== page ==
Before you install Certificate Services, you need to answer a couple of questions. First, do you want Certificate Services to integrate with AD? In our scenario, the answer is no: You need to generate certificates only for external use. External extranet users—not AD users—will be using the certificates, so AD doesn't really matter. Therefore, you can install Certificate Services either on a server that's part of the AD domain or on a server that isn't.
Second, will the server on which you're installing Certificate Services be the root CA? The root CA becomes the basis for all your certificates. As a best practice, a root CA should never issue end-user certificates. Ideally, you should set up a dedicated root CA that only issues root certificates. This approach isolates the root CA from all other certificates and traffic. Because you need to use the certificates to identify users only to your own organization, your Certificate Services server can be the root CA.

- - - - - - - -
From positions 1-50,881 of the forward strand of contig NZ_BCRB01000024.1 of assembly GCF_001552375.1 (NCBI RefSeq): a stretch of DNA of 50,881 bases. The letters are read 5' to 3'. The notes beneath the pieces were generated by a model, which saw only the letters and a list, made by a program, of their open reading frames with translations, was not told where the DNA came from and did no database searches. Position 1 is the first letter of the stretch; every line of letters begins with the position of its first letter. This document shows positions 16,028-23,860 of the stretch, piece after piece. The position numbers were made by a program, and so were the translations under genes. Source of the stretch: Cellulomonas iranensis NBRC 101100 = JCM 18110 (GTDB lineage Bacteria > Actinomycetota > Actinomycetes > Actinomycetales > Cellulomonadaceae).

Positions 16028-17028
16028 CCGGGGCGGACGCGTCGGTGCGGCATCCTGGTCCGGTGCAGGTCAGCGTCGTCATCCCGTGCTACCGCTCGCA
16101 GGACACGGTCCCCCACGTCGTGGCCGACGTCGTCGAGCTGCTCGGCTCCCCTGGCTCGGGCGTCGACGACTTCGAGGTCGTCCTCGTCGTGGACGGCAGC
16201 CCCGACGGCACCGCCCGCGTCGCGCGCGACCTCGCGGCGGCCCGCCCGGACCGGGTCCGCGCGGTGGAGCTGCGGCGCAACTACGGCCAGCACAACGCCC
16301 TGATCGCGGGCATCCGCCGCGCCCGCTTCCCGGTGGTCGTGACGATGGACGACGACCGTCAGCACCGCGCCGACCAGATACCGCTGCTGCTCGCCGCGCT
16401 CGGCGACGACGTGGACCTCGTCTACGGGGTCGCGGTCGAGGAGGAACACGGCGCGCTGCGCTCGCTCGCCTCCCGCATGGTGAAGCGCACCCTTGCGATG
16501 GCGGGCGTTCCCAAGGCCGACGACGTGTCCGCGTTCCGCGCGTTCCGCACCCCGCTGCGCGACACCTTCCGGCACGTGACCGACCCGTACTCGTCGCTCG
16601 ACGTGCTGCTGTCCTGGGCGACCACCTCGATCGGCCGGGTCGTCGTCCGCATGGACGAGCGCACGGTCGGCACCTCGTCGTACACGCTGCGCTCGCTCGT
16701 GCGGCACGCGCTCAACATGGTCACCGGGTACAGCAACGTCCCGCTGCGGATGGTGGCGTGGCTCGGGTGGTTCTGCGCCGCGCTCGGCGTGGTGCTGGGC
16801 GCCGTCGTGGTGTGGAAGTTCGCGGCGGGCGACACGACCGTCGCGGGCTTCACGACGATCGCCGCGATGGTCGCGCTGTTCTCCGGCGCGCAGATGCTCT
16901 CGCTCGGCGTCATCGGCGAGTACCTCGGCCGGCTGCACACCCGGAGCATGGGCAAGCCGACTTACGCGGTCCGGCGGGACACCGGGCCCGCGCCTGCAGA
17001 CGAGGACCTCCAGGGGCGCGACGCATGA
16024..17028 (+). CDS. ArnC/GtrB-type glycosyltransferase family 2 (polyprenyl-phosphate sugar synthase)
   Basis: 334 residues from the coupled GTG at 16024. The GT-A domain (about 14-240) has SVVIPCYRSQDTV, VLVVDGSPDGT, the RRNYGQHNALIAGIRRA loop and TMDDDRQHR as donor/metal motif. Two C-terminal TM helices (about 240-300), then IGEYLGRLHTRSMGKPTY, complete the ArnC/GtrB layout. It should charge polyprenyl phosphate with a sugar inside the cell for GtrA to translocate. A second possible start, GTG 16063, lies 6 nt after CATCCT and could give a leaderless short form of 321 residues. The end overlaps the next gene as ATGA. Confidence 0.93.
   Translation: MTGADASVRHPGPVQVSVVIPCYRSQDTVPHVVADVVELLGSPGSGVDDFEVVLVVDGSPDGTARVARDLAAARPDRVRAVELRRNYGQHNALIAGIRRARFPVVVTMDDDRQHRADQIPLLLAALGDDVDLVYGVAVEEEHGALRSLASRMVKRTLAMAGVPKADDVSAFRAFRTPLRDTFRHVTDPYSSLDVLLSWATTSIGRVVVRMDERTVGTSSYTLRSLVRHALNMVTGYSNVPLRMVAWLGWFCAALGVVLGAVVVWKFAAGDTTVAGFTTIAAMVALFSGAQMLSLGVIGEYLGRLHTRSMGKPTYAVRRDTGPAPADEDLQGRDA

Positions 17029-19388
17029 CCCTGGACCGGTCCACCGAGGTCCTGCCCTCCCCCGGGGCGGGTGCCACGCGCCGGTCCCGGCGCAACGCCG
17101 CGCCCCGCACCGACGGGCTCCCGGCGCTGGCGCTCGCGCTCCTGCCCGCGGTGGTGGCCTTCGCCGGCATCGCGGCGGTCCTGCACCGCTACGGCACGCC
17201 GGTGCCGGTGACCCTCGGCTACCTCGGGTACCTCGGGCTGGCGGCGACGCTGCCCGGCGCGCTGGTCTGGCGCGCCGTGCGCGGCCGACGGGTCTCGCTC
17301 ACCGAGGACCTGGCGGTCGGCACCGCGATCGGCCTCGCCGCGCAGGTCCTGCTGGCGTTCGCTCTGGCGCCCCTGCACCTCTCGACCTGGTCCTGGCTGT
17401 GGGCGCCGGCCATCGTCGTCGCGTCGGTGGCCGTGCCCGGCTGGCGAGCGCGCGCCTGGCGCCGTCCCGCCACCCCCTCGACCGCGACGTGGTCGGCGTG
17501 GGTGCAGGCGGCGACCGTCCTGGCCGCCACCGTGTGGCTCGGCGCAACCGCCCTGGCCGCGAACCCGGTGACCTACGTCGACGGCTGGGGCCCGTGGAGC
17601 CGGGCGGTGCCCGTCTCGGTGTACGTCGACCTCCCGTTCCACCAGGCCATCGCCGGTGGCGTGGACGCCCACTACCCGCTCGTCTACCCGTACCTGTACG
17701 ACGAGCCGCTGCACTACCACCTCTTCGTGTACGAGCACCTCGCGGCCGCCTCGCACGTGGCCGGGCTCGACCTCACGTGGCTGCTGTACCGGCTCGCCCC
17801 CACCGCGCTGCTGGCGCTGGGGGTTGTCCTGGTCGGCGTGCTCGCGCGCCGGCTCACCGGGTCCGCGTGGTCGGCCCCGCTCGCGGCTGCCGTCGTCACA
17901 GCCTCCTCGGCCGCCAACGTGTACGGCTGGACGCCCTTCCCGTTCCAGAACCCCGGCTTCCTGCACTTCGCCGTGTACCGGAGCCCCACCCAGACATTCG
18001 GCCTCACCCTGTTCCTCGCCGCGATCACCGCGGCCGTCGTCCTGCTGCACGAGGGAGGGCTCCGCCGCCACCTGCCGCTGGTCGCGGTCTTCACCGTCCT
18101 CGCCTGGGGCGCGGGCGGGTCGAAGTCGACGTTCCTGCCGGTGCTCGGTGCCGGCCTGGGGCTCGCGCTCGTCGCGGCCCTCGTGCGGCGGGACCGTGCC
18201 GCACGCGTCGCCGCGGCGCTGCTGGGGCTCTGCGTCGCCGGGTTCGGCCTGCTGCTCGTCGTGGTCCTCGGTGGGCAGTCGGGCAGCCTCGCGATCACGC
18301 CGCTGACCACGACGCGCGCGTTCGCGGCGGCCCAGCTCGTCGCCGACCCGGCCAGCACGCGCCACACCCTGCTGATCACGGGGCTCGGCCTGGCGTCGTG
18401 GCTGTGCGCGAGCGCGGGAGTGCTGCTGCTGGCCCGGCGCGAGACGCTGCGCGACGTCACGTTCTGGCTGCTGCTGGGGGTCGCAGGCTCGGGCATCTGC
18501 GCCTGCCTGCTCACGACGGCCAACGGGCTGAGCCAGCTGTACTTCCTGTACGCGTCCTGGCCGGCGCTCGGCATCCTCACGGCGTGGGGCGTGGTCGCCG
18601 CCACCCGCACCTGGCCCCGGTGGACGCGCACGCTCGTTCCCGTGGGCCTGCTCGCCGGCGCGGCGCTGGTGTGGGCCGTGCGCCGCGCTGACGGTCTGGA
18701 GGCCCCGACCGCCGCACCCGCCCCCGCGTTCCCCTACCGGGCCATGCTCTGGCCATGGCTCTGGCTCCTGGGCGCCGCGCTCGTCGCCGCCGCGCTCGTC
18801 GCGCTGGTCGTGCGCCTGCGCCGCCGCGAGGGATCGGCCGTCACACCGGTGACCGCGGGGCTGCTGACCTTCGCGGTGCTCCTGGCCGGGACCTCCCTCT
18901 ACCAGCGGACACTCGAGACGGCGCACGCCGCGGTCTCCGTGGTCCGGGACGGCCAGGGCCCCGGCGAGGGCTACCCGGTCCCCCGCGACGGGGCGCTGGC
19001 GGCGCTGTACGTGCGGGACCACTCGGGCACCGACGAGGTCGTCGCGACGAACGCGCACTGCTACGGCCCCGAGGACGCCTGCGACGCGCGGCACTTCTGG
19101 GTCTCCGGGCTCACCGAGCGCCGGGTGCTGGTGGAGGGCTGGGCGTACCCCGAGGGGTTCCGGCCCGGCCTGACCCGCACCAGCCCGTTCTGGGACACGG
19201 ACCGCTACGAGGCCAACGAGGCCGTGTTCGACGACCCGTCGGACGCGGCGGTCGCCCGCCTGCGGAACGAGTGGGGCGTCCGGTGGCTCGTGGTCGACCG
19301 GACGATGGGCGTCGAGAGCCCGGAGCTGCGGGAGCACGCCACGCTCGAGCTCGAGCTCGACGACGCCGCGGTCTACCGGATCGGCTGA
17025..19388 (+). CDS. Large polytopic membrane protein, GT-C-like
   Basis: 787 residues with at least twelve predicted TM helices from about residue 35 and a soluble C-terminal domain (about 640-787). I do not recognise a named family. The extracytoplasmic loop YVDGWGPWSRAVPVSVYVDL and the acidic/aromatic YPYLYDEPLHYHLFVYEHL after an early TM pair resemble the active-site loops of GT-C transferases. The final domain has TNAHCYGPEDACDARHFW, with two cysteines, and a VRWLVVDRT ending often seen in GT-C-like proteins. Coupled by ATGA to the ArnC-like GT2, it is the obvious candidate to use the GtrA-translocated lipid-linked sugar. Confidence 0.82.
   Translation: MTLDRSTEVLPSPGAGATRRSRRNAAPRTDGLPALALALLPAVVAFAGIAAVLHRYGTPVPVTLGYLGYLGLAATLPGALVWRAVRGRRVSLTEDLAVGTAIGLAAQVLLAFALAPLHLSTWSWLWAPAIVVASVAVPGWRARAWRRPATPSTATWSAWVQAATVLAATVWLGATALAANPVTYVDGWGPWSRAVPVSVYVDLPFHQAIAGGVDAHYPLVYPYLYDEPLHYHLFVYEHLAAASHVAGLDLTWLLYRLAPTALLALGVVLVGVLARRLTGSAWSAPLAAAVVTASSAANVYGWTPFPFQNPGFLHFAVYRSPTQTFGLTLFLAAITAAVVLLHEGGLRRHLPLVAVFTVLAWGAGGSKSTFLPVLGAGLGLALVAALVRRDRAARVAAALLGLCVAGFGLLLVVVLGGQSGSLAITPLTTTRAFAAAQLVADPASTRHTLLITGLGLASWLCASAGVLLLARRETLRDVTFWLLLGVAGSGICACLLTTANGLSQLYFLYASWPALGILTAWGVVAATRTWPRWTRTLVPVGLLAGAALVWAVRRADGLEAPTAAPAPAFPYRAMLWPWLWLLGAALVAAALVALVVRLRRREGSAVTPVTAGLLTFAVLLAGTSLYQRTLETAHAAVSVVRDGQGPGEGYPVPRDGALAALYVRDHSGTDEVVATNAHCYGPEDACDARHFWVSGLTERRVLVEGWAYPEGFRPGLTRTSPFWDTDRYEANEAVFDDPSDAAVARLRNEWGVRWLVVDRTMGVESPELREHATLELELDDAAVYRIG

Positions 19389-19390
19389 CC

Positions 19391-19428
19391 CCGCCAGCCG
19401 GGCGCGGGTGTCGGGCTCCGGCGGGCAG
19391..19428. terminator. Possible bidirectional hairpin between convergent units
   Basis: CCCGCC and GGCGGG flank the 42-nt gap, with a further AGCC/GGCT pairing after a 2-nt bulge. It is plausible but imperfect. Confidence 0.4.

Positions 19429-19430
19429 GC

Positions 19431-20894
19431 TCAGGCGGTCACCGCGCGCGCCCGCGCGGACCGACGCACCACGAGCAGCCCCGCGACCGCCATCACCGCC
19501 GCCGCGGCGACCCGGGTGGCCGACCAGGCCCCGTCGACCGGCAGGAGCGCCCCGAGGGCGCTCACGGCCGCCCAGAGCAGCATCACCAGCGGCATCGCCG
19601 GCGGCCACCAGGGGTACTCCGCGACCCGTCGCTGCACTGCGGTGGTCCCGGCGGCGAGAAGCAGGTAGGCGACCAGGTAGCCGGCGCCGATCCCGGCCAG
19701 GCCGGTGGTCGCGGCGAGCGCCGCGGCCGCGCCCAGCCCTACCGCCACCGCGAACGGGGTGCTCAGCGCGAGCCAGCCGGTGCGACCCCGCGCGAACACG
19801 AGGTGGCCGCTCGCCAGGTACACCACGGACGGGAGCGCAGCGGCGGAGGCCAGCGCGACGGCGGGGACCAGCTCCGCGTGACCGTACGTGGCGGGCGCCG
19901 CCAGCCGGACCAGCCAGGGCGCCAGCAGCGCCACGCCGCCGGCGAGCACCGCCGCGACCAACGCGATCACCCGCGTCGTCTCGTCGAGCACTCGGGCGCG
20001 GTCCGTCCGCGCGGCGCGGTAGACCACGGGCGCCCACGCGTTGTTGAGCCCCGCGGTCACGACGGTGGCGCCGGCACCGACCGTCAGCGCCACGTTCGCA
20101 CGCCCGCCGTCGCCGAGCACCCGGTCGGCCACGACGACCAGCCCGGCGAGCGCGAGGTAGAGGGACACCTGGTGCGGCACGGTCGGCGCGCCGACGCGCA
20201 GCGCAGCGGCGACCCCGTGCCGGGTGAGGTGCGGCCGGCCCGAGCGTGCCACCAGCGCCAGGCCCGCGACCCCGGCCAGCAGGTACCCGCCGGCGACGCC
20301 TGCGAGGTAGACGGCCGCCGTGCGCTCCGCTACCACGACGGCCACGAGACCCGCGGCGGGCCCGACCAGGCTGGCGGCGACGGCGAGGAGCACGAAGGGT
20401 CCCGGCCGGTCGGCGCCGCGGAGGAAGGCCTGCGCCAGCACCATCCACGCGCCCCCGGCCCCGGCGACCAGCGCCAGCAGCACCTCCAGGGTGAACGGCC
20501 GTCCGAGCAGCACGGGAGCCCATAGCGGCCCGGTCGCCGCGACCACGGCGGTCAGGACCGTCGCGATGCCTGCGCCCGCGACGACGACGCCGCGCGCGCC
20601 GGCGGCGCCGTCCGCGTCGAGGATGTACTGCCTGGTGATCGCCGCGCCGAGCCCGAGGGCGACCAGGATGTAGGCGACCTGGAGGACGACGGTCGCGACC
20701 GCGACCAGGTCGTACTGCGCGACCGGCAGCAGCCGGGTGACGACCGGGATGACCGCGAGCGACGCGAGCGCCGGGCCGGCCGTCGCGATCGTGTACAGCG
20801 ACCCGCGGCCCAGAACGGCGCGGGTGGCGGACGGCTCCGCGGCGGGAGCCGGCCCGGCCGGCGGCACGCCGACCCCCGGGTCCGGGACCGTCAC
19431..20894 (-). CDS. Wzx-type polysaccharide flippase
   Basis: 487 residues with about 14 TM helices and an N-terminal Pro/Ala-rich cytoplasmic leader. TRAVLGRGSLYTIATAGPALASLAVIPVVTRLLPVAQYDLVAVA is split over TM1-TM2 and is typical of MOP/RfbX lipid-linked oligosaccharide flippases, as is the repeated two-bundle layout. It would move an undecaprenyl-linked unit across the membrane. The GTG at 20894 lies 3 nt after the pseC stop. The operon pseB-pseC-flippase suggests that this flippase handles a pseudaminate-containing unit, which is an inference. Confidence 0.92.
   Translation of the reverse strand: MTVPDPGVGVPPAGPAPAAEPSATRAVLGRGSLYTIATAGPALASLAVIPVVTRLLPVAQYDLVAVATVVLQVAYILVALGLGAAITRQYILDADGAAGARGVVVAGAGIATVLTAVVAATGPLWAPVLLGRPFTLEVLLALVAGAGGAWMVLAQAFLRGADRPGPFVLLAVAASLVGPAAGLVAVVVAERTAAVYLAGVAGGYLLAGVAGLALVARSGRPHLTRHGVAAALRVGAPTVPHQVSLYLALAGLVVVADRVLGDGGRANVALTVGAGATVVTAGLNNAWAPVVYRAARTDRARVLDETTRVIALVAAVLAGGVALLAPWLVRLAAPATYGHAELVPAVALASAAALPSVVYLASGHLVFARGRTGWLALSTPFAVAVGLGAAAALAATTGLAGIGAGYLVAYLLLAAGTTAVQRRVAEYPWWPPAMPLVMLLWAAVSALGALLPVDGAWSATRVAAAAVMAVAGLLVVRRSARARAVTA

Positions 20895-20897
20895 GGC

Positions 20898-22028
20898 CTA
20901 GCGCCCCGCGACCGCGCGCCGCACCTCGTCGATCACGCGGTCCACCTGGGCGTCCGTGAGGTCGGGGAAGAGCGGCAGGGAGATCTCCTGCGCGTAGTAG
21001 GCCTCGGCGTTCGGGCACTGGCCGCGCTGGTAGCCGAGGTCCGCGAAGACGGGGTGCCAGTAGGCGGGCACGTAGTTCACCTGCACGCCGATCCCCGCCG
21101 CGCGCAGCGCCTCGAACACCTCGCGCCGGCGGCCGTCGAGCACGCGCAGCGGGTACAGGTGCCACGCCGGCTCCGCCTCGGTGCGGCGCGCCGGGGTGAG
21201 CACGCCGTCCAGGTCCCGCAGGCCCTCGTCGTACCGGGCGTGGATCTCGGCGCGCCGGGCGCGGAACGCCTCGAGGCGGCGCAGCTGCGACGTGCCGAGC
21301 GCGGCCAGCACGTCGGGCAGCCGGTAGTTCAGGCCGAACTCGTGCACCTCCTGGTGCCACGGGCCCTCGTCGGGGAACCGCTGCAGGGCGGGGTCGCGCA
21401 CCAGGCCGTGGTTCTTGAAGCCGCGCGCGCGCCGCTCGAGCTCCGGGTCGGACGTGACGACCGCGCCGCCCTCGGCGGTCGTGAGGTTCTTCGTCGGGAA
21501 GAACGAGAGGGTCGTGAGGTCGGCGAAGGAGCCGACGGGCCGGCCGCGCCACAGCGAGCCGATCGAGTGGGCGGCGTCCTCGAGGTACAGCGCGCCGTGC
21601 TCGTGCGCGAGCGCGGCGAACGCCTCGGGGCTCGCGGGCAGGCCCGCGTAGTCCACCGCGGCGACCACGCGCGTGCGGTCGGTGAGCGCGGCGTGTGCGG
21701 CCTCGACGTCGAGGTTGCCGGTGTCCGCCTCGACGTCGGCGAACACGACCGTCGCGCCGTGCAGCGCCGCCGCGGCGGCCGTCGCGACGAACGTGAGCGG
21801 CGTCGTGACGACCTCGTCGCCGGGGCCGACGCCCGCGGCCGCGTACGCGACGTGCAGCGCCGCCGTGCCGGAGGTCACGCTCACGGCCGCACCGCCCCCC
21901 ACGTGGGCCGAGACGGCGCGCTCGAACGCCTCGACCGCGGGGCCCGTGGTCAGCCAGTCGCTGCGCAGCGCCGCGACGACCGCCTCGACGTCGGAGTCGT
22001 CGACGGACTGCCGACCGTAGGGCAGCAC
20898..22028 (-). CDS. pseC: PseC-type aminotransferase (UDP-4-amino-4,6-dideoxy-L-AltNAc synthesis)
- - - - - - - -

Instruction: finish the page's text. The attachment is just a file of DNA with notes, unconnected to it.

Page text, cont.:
You can use Certificate Services to set up a CA in a few minutes. You'll need your Win2K Server CD-ROM or access to the installation files on your hard disk or network. You'll also need the Win2K Service Pack 2 (SP2) or SP1 CD-ROM or the network location. To set up the CA, you must install IIS 5.0 on the server. Finally, plan your CA server's name carefully: You won't be able to rename the CA server after installation.
Installing Certificate Services
You can now begin the installation process. All Win2K Server products include Certificate Services, which is essentially an upgrade of the Windows NT 4.0 Option Pack's Certificate Server. Certificate Services is no longer an add-on but rather a component of the Win2K Server installation. To install Certificate Services, you can simply select the Certificate Services check box during installation.
If you've already installed Win2K Server, follow these steps: